Walter Jehne outlines hydrological processes that naturally regulate and cool Earth’s climate.
For the past 4 billion years water has governed some 95% of the heat dynamics and thus climate of the blue planet via a range of sequential and interacting hydrological processes and influences.
These processes helped Earth to sustain relatively stable temperatures some 33oC above physical background levels and liquid water in its oceans. This enabled life to evolve 3.8 billion years ago and survive, despite marked fluctuations in CO2 levels and its far smaller greenhouse component effect.
The microbial formation of the Earth’s soil carbon sponge, its hydrology and the extension of plants over 29% of the planet’ s land surface from 420 million years ago further enhanced this hydrological regulation and buffering of the Earth’s climate, including its cooling over the recent millions of years, despite the natural progressive intensification of our sun and incident solar radiation.
Our degradation of these terrestrial bio-systems over the past 10,000 but particularly past 100 years has grossly altered these hydrological processes and the natural heat dynamics, cooling and climate of regions; as well as oxidised soil carbon sinks, as evidenced in the abnormal increase in CO2 levels.
Our disruption of these hydrological processes is accelerating dangerous hydrological climate risks that threaten many regions in the next decades. We can not now prevent or mitigate these by any level of CO2 emissions reduction or drawdown. As in nature we can however safely and naturally avoid and buffer these risks by restoring the natural hydrological cooling processes and balances.
Given that we are abnormally warming the planet by an average of 3 watts per square meter, or less than 1% of the incident solar radiation, our imperative is to safely cool it by this 3w/m2, urgently.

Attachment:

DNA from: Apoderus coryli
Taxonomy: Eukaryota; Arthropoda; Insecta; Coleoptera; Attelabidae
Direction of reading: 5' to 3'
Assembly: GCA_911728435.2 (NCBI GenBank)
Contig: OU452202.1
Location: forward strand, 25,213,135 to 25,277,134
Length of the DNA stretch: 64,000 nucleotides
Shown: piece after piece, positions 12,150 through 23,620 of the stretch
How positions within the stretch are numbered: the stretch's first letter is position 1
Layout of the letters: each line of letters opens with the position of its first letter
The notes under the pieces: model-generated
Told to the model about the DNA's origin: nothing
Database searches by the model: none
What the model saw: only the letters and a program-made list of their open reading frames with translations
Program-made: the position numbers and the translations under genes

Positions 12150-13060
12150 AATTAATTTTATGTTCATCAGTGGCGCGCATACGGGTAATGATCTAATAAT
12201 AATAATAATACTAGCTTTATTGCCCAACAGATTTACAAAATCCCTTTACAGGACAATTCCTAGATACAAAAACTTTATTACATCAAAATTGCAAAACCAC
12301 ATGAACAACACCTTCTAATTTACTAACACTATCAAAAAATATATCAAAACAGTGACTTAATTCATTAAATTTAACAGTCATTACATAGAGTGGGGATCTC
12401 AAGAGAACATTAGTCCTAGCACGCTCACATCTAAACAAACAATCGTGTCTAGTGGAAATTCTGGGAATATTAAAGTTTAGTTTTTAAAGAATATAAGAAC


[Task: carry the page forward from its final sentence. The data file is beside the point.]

The following outlines how we can do this practically and in time if we restore natural hydrological processes that our current land management practices have impaired. As different elements of this sequence of these 10 natural processes may be more relevant in different regions, this must be considered in designing optimal practical rehydration and cooling strategies for a particular region. (Walter Jehne)
Walter’s processes are elaborated in the following pages with links to relevant video.
- The cooling effect of latent heat fluxes more>>
- The formation of warming, dimming and aridifying humid haze more>>
- Surface albedo effects and the heating of soils more>>
- The re-radiation of infrared heat from vegetation and soil surfaces more>>
- How we can safely turn down our abnormal greenhouse effect, warming and climate extremes more>>
- The natural conversion of the warming humid hazes into cooling, high albedo clouds more>>
- The natural nucleation and enhancement of rainfall more>>
- The re-opening of night time re-radiation windows more>>
- The restoration of biotic pump effects to restore rainfalls, rehydration and cooling more>>
- Why regenerating the Earth’s soil carbon sponge must be our key point of agency and action more>>
4 thoughts on “2. The science of direct cooling”
Brilliant, thank you! Rob
The health of soil is very important. However, you can’t just expect to “cool” the planet this way. The enhanced greenhouse effect due to co2 and other GHG increase in the atmosphere causes the approximately 3W/m2 of heating. Cooling the soil by enhanced evaporative cooling will help locally by evening out temperature extremes day/night but not average temperatures. But the global heat imbalance remains in the system until we reduce the GH effect and permit radiation egress from the bottom of the atmosphere to space to return to pre industrial levels.
Thomas what you say here is based on the understanding that GHGs are the sole cause of warming. More energy is re-radiated from the surface of the planet than incoming solar radiation. https://www.nasa.gov/feature/langley/what-is-earth-s-energy-budget-five-questions-with-a-guy-who-knows So surely anything that reduces re-radiation is valid too?
You are correct that the infrared radiation exchange between the ground and the atmosphere is larger (in both directions) than the incoming solar radiation. But of course, the net radiation transfer from the ground to the atmosphere is less than the incoming absorbed solar due to the addition of energy transfer from the ground to the atmosphere from convection and evaporation/condensation.
The main benefit from greater soil and vegetaion moisture is a better averaging of temperatures in the day/night cycle. A good example are deserts. Very hot at night and, due to the very dry atmosphere, very cold at night.